The angry red bloodshot splodge changes from one eye to the other in the matter of hours, reminding me that whilst Spring has sprung in Switzerland, I am allergic to all of it.
Hayfever never troubled me in Australia, except for the three years that nasal polyps blocked each and every sinus drainage point. This occurred during the bad old workaholic days, and my team reckoned that they knew when I was in my office (not directly visible to them) because of the window-rattling, endlessly honking nose blows. Managerial mucus, if you will. Thankfully, surgery occurred, scraping the inside of my face clean and then feeling the sheer relief of being able to speak without the other person looking at me with pity and inevitably asking, "Do you have a cold?"
Here, however, I'm chalking it down to a different hemisphere, different time zone, different season and different flora (and possibly fauna. Who knows what those pesky woodpeckers and squirrels do up in the trees when we're not looking). It still seems incredible to me that bulbs can emerge when covered in thick snow and ice only six weeks earlier and trees switch from bare to bursting with blossom when my back is turned for a mere moment.
Nasal spray and tablets do help slightly and are well-earned after my attempts to act out 'hayfever' to the non-English speaking girl at the chemist. However my walk with Milly in the mornings still results in sneezing a dozen times in a row with the air suction generated then causing every third one to be punctuated by a robust fart, pushing and shoving my body around like a disoriented set of blonde bagpipes. Three steps back and a big one forward, thanks to the butt trumpet fighting the good fight on behalf of my itchy throat, streaming eyes and torturously tickly nose.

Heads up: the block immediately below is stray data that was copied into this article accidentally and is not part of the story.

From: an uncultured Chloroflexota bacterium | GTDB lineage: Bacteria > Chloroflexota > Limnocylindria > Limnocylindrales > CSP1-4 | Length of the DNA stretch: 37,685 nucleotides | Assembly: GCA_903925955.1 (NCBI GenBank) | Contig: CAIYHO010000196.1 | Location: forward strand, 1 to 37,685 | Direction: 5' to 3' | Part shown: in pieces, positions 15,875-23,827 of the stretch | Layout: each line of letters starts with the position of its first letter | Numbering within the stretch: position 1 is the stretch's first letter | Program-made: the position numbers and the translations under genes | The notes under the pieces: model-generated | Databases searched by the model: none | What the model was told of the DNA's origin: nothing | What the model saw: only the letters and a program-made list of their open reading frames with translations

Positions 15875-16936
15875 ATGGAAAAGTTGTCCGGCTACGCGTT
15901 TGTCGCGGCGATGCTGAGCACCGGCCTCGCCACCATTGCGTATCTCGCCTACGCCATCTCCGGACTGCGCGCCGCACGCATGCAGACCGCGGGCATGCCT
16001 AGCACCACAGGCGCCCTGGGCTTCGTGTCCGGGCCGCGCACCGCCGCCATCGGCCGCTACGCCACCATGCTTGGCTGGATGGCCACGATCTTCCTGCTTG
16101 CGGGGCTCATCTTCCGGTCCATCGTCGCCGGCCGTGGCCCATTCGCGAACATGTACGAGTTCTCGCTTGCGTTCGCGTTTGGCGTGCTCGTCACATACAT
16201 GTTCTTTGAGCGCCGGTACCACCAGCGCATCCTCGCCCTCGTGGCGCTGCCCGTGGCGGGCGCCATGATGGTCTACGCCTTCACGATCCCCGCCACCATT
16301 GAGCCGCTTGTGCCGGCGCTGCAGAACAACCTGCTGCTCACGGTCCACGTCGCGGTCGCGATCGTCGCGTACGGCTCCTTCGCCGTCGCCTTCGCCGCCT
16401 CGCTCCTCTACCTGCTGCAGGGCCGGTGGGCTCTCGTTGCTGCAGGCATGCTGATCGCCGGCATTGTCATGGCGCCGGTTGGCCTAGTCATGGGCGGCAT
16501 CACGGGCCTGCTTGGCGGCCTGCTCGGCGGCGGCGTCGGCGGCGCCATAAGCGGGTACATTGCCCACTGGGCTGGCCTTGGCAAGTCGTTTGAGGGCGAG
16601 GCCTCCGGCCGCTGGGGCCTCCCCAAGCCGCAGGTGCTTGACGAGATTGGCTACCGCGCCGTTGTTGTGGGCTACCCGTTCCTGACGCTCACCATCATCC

Milly also sneezes more than usual, but hers occur out in front of our apartment door in the marble-lined foyer by the lift doors. "Ah-yeeeee! Ah-yeeeeee! Ah-yeeeeee!" reverberates down the hallway, in direct contravention of the Swiss-enforced 'no unnecessary noise before 8am on weekdays' rule. If either of our neighbours opened their door to complain, they'd be presented with Milly's first real stretch of the day - head resting on her front paws as the rump is lifted towards them to expose a pencil sharpener arse already dilated and ready to discharge a poo in the park.
Outside and soon unencumbered by excrement exertion, she's as happy as the unknown-but-obviously-always-joyous-and-oft-referred-to Larry, scooting madly between the rows of daffodils, her paws flicking dew drops up against her belly.
This time last year she scooted in the rows of daffs, mouth open like a mobile hungry hippo as she avidly devoured the yellow petals. This year she's either forgotten the joys of wanton destruction or has outgrown the taste. I dawdle along behind, pausing every now and then to honk into my hanky, rub the reddest eye and do an exaggerated swallow in order to ease my throat.
It's all worth it.